# Cable Sizing for 2 nos x 400W Floodlight

I'm trying to design one single line diagram (just for learning session) and one of my circuit is having 2 nos. x 400W Floodlight with 1.5sqmm Cu/PVC cable, with 30m cable length, MCB rating 10A all the calculation such as load current Ib, MCB rating In, derating factor, cable carrying capacity and voltage drop is shown in the above photo.

Based on my calculation, my Ib < In < Iz is  3.9A < 10A < 17.5A respectively, with voltage drop of 3.933V @ 1.147% from 230V,

However, after discussing this with several knowledgeable individuals and referring to previous single-line diagrams that I've encountered, they've indicated that 1.5sqmm might not be sufficient, instead they requested me to change it to 2.5sqmm. (I do understand 2.5sqmm is better than 1.5sqmm in terms of cable-current carrying capacity, and voltage drop).

My query is, where might my calculation have gone wrong in this context?

• You are quite right - an 800 watt ideal  load at the end of 30m of 1.5mm2 or even 1mm2  cable will be absolutely fine from a voltage drop perspective - indeed you could drop the MCB to 5A as well.

But..

1) Certain types of flood light have surprisingly high inrush (ten times running perhaps) and struggle to 'strike' if the voltage droops too far during that phase.

2) Mechanical strength - 2.5 mm is not too fat to work with easily, but is slighly  less likely to be damaged by pulling in, and has a copper size that fits the sort of terminals that folk  use in outdoor gear rather better.

And no one wants to dig it up to do it twice when asked to add an one extra light or socket.

Mike

• Thank you for your asnwer:

1) Certain types of flood light have surprisingly high inrush (ten times running perhaps) and struggle to 'strike' if the voltage droops too far during that phase.

- for this design, I'm using C type breaker rather than B, to solve the inrush current. But I'm not sure whether this is a practical solution. Need to check it again.

2) Mechanical strength - 2.5 mm is not too fat to work with easily, but is slighly  less likely to be damaged by pulling in, and has a copper size that fits the sort of terminals that folk  use in outdoor gear rather better.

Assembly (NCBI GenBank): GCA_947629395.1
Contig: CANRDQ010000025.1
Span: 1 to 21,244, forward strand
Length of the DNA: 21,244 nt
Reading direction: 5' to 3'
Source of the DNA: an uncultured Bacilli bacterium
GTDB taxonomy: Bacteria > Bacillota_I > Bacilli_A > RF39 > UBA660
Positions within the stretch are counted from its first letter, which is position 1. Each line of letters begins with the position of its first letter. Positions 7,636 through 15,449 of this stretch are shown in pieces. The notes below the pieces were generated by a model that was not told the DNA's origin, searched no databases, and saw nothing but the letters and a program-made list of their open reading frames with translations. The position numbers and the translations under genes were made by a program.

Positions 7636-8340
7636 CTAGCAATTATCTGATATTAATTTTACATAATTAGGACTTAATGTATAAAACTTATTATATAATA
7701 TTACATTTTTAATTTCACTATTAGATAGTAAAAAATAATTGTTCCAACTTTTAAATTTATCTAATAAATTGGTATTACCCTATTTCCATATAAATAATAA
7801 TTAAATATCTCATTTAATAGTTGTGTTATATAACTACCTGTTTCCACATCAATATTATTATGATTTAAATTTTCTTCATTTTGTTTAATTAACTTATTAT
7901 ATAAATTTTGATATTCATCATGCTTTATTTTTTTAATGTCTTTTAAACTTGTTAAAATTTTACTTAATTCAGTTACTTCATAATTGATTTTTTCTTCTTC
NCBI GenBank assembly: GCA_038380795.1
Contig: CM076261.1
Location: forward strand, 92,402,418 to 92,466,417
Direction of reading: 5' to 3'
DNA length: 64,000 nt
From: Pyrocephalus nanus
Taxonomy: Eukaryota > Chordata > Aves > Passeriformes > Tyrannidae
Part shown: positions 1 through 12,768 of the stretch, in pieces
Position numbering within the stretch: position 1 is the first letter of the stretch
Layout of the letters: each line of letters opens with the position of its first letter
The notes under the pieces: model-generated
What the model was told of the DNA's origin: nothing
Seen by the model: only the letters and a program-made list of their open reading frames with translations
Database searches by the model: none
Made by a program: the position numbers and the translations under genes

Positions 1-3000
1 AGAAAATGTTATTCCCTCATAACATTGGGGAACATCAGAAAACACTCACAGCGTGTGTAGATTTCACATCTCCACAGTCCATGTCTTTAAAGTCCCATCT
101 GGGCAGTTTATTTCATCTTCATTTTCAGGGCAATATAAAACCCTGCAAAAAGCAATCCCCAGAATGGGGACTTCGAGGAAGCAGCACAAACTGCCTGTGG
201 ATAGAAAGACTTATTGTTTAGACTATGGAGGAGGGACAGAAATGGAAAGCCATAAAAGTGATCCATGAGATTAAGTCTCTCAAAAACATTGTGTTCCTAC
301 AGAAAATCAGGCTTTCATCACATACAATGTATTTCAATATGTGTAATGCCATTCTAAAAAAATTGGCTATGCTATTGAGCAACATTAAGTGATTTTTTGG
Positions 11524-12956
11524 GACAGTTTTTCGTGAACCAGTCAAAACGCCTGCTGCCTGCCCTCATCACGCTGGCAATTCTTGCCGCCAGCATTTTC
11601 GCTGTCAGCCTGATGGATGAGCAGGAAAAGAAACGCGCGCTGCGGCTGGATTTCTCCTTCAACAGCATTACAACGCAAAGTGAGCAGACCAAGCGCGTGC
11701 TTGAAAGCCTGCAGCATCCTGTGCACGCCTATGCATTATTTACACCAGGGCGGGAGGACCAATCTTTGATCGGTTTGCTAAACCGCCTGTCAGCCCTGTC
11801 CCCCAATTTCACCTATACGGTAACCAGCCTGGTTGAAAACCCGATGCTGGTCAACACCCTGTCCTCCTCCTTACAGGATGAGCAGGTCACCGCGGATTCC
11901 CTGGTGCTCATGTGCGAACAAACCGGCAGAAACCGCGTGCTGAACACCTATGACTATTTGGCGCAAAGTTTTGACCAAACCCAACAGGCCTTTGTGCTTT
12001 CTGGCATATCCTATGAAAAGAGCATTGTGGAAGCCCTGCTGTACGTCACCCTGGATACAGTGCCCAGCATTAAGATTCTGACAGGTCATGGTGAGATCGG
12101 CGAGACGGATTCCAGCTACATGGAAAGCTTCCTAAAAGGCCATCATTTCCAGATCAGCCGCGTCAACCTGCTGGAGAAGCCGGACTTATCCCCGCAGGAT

-in my humble opinion, the damaged done by cable pulling work is due to poor workmanship. Even if I use 1.5sqmm Cu/PVC cable for 2 nos x T8 LED tube, if the electrician / worker have wrong method / poor workmanship and etc. the cable will still get damaged.

And no one wants to dig it up to do it twice when asked to add an one extra light or socket.

- this justification is acceptable, I do agree with you, in the event where there is a necessity to add one or more lighting, then my existing 1.5sqmm wont be sufficient anymore.

Thank you once again for sharing your input.

• the breaker firing  is not usually the biggest inrush problem - or at least if it is, then other things are also probably wrong. But during the inrush, the volt drop is potentially 10 times higher - this does not matter too much if the device can still strike at the reduced voltage of 210V or whatever, and  I suspect a lot of this advice is generally for traditional pulse starter discharge lights and maybe less of a problem with electronic drivers and LEDs.

Mike.

• Perhaps it is related to power loss. Using a larger cable will have a higher initial cost, but in the long run, you will recover it by reducing the energy loss over the years. You can use Ohm’s law, hours of usage, and copper resistance values to calculate the kWh lost per year and the cost per year. You can then calculate the payback period by dividing the initial cost by the annual savings. Appendix 17 of Bs 7671 is expected to become a new part in the near future.